At this phase, bugs are identified and fixed and the product is stabilized: everything is brought into perfect working condition for release. Quality assurance specialists check the app’s performance on different devices and also use special services to test the app on different operating systems.
A mistake in a mobile app release can cost you a lot. Apps appear on Google Play within a few hours, and on the App Store – within several weeks. Errors cause strong negative reactions, users leave low ratings and bad reviews. As a result, new users see this and do not install the app. Therefore, this stage is crucial in the mobile app launch process.
Step #11: Beta release
Before you upload your app to the app stores, we strongly recommend making its pre-final version available to a selected group of beta testers. You can either share this version with the testers or use specialized tools, which were created specially for beta testing of new apps in the stores. These are Google Play’s Play Console and Apple’s TestFlight. The purpose of a beta test is to fix the last-minute issues several weeks before the final launch.
Step #12: Publishing in the app stores
Besides the need to compile the version, it is also necessary to prepare information for publishing. This process is very important for making a mobile app stand out from the competition as well as for app store optimization purposes.
It is better to start preparing in advance in order to have time to analyze the competitors and create your own content, which consists of the following:
- short description,
- detailed description,
- high-quality screenshots with titles,
- and, if desired, a video or animation.
To pass the moderation successfully, you also need to follow the rules and guidelines of each platform. The moderation process takes on average 3 days on the App Store and 1 – 2 days on Google Play.
How to launch an Android app on the Google Play Store
- Create a developer account in the Google Play Console and create a Google Account under the name of your company
- Pay for the account by bank card, fill in the developer’s details, and complete the registration.
- Provide information about the app: content and distribution.
- Upload marketing materials: text and graphics.
- Upload the build to Google Play Console.
- Configure content for sale, such as subscriptions and in-app purchases.
- Send the build to Google Play.
How to launch an iOS app on the App Store
- Create a developer account. An Apple developer account costs $99 per year. When you have one, you can use App Store Connect to manage your apps.
- Finalize the app. Test it on as many iOS devices as possible for memory leaks, performance issues, and crashes.
- Meet the prerequisites. Before submitting the program to the App Store, you need to obtain a distribution certificate, create a review provision profile, and get an app ID.
- Set up the app in App Store Connect by filling in the appropriate fields: icons, screenshots, app name, category, description, keywords, etc. After all the checkboxes are selected and the necessary edits are made, you can send your app for moderation.
- Wait. The Apple Review Team will need some time to review the app, and in the meantime, it will have the “awaiting verification” status. The process itself takes a few days, after which you’ll receive a message with the results of the review.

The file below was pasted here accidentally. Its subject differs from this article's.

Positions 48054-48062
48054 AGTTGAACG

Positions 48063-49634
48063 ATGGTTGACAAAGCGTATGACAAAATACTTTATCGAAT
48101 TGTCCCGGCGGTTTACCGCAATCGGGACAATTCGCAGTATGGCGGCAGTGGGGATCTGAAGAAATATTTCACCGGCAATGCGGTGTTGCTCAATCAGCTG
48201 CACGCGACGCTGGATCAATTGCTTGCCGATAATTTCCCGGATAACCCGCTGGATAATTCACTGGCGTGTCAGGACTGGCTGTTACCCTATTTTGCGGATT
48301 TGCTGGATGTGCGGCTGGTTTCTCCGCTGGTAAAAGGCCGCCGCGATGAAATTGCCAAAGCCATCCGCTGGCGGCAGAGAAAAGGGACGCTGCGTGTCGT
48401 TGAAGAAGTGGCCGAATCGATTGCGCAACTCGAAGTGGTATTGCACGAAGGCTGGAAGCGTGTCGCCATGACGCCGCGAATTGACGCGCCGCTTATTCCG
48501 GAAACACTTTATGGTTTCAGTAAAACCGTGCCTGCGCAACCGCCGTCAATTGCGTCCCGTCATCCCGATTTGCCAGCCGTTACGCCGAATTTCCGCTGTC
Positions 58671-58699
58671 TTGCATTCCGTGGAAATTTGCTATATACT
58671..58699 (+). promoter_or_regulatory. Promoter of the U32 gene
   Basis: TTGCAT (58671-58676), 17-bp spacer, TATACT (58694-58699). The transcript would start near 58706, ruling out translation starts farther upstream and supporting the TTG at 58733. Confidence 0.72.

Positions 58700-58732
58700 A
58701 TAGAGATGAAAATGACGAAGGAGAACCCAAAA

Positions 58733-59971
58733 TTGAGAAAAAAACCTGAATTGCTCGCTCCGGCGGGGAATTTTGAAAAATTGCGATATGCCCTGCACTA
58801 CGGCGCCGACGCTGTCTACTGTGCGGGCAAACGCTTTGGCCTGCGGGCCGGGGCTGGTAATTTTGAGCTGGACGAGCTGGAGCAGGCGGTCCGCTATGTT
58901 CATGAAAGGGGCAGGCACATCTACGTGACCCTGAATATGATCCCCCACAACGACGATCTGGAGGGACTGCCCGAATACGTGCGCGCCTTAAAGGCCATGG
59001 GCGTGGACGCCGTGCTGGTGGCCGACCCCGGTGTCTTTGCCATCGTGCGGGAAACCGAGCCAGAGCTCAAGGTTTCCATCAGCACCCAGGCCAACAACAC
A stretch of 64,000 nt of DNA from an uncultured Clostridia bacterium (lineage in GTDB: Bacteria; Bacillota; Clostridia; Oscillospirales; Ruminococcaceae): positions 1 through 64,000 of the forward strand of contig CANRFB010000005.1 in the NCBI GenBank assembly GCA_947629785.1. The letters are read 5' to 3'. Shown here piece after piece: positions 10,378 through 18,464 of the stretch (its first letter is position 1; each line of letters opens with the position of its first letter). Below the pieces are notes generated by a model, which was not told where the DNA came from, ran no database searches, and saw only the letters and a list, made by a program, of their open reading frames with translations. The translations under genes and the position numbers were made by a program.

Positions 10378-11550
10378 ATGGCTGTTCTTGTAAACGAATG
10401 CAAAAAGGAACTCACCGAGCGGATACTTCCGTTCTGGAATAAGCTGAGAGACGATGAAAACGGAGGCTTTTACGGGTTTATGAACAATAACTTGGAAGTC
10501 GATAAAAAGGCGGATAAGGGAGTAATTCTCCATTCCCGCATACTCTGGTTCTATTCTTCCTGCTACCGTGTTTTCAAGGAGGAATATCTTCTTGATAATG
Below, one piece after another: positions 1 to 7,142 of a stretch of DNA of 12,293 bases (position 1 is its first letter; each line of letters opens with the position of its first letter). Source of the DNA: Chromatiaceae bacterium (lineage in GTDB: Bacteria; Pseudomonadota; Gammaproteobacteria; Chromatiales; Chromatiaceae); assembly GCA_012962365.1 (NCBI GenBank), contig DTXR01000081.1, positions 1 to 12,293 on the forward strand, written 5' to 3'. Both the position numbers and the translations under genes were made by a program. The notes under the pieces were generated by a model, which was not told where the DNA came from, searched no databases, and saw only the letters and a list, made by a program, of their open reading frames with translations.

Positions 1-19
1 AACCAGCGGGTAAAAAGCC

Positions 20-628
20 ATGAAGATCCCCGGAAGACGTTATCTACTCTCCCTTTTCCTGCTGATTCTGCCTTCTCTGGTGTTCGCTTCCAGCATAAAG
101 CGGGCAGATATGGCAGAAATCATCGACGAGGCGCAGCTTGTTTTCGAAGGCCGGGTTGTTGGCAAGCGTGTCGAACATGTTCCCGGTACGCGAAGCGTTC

Step #13: Notifying your target audience
After the approval of your app, it is time to notify the community that it is finally out there. In addition to a standard press release, it is a good idea to inform everyone in person.
During the research of the target audience, you should already have created a contact list of potential app users and influencers. Notify them about the release, e.g. create an email newsletter encouraging them to try the app. In such a way you will nurture customer loyalty that you have already started building before the launch date.
Step #14: Recording the metrics
After the release, it is crucial to understand that the product is interesting to the target audience. To do this, it is necessary to track important metrics and, based on the data obtained, make decisions on further actions. Here are some popular metrics that you can track:
- Retention Rate – shows how many users are returning to the mobile app.
- Churn Rate – provides the percentage of users who stopped using the app.
- Daily Active Users (DAU) – identifies users who interact with the app every day.
- Monthly Active Users (MAU) – identifies users who have used the app at least once in the last 30 days (month).
- Stickiness – shows how often users return to the app.
- Cost Per Acquisition (CPA) – determines the efficiency of advertising campaigns.
- Lifetime Value (LTV) – helps to understand what value you can obtain from one average app user at all times.
- Return on Investment (ROI) – defines the return on investment in marketing in general or some specific advertising campaign.
Step #15: Further development and support
After the launch, the story of a mobile app has not ended once and for all: you have to monitor the market, adjust to it, and invest in further development. The minimum effort is the launch of updates and bug fixing: such measures allow you to eliminate the flaws that were missed during testing and to prepare the app for the current market requirements.
It is also important to engage in analytics: analyzing the audience and its actions will help invest in the development of only the most wanted features. You need to work hard to attract users, collect all of the metrics and analyze user behavior. If you use push notifications, it will be easier to understand the habits and needs of users with the help of user segmentation.
An app launch is a complex multistage process. Each stage depends on the app and its complexity, but you should always consider the most important points, such as the target audience, marketing efforts, budget, prototyping, development, testing, etc.